I generally try to make art that brings some light into the world. Up until this point, a lot my work has dealt with big themes, such as outer space, money, healing, religion and violence, but this new work is definitely more personal.
In 2000, I was diagnosed with keratoconus, a weird corneal disease that causes a lot of visual distortion, especially of light. I won’t say it hasn’t been challenging, but I will say I have been blessed with the ability to see this as an advantage as an artist, and it has totally informed my work. When I look at light, it scatters in the most beautiful way, with the effect of creating coronas and splashes around light sources. It really is lovely, except maybe when driving at night. As time has passed, light and color have become the main preoccupations behind my work. I have created installations and sculptures that allow the random effects of light to become a component in the work. The paintings I make are also an exploration of the physiological effect of color on the eye.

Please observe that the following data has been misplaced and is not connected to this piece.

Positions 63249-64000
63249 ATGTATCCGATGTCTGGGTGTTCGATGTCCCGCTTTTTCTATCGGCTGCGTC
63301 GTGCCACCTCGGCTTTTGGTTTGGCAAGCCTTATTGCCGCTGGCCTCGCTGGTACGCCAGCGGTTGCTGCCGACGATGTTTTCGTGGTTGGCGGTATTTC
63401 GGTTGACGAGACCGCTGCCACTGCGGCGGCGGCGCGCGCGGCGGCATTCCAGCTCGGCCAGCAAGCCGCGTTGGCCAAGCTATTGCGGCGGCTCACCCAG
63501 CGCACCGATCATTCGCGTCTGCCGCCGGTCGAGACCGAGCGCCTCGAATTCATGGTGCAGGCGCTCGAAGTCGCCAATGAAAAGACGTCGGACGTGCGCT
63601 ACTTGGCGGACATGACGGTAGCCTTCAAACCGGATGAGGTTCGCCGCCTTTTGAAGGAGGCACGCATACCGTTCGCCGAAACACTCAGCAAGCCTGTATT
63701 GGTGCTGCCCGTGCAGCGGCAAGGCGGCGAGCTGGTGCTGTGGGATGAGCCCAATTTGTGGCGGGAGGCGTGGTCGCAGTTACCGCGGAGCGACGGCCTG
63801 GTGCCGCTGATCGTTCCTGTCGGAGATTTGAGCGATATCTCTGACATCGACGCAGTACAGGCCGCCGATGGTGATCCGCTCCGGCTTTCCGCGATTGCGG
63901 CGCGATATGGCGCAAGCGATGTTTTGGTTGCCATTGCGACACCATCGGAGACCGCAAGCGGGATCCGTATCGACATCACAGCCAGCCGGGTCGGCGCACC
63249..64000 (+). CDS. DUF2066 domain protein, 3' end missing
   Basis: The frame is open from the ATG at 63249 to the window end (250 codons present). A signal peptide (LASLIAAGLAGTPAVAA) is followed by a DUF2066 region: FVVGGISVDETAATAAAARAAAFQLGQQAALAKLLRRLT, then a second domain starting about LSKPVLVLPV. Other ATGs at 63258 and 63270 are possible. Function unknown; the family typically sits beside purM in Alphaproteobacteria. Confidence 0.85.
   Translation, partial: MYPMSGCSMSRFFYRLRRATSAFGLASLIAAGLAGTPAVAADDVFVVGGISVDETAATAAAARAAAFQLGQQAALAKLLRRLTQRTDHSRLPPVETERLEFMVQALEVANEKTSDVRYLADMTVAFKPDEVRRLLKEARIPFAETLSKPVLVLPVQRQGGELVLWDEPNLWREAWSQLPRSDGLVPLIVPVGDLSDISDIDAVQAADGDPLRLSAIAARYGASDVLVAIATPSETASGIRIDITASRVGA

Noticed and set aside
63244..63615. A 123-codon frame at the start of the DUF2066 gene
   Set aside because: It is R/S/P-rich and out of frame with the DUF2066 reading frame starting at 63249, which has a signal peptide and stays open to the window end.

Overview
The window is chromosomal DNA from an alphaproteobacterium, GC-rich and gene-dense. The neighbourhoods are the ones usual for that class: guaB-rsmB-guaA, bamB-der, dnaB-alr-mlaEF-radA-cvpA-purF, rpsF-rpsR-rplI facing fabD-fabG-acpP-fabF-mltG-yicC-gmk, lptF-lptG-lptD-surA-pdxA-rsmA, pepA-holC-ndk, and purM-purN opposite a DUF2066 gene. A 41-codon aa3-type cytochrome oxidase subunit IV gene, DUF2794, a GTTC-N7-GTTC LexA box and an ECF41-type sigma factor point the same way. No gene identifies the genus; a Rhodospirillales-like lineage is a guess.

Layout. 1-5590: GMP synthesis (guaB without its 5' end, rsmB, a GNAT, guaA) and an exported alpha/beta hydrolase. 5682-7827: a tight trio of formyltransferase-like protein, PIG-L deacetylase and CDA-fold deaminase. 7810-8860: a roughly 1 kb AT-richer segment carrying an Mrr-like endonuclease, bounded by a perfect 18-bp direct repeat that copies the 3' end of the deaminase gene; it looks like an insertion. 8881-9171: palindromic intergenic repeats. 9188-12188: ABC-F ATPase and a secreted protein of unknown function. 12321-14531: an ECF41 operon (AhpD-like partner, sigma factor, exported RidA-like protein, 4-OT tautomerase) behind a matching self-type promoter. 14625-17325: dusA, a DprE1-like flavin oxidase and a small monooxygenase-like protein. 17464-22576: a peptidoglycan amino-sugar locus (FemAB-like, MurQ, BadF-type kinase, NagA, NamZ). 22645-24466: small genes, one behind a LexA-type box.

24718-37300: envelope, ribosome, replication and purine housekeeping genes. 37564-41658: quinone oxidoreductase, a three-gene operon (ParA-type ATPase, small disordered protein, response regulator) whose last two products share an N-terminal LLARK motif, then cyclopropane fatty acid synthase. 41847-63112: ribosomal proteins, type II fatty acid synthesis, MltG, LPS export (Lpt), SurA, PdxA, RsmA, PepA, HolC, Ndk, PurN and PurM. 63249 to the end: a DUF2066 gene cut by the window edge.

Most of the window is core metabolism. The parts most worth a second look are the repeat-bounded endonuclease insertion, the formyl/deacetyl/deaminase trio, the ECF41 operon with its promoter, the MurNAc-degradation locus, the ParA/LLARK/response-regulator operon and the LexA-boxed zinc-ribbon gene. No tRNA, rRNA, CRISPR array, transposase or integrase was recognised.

This new series of paintings is called Eye Test.
Eye Test refers to a few things—from the formal to the personal. Pigments selectively absorb and reflect different wavelengths of light. Light hitting the surface of a painting is reflected back minus different wavelengths which produces the appearance of different colors. These paintings play with slight variations of color, and so create a very subtle dance in the eye, as the varying wavelengths interact with the photoreceptors in the retina. So basically, it’s a micro workout for your eyes. And color is nourishing on some other really deep levels as well. A healthy cornea is nice and round, and an unhealthy one is more of a random shape. Until now, I have been making paintings that have mostly employed pure geometric forms, but in this series I’m using more organic shapes, which reflect what my cornea actually looks like and the shapes I see around light sources. Eye Test also refers to the fact that making this work literally tests my eyes.